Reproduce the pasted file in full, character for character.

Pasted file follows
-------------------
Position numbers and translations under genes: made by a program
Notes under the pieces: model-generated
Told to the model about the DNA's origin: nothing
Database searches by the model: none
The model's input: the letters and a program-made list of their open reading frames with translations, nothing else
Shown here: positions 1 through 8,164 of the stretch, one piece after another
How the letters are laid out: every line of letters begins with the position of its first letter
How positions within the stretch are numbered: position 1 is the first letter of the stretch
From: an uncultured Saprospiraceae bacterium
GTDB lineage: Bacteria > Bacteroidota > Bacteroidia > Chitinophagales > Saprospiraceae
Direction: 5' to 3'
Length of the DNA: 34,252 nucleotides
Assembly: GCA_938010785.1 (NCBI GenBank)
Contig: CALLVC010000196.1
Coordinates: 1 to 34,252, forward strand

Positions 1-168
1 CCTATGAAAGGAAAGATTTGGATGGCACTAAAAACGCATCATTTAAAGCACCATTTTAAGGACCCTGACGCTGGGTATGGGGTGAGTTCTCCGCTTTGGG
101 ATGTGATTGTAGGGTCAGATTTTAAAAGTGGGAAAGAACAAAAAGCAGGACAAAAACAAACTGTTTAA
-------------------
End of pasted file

Position numbers and translations under genes: made by a program
Notes under the pieces: model-generated
Told to the model about the DNA's origin: nothing
Database searches by the model: none
The model's input: the letters and a program-made list of their open reading frames with translations, nothing else
Shown here: positions 1 through 8,164 of the stretch, one piece after another
How the letters are laid out: every line of letters begins with the position of its first letter
How positions within the stretch are numbered: position 1 is the first letter of the stretch
From: an uncultured Saprospiraceae bacterium
GTDB lineage: Bacteria > Bacteroidota > Bacteroidia > Chitinophagales > Saprospiraceae
Direction: 5' to 3'
Length of the DNA: 34,252 nucleotides
Assembly: GCA_938010785.1 (NCBI GenBank)
Contig: CALLVC010000196.1
Coordinates: 1 to 34,252, forward strand

Positions 1-168
1 CCTATGAAAGGAAAGATTTGGATGGCACTAAAAACGCATCATTTAAAGCACCATTTTAAGGACCCTGACGCTGGGTATGGGGTGAGTTCTCCGCTTTGGG
101 ATGTGATTGTAGGGTCAGATTTTAAAAGTGGGAAAGAACAAAAAGCAGGACAAAAACAAACTGTTTAA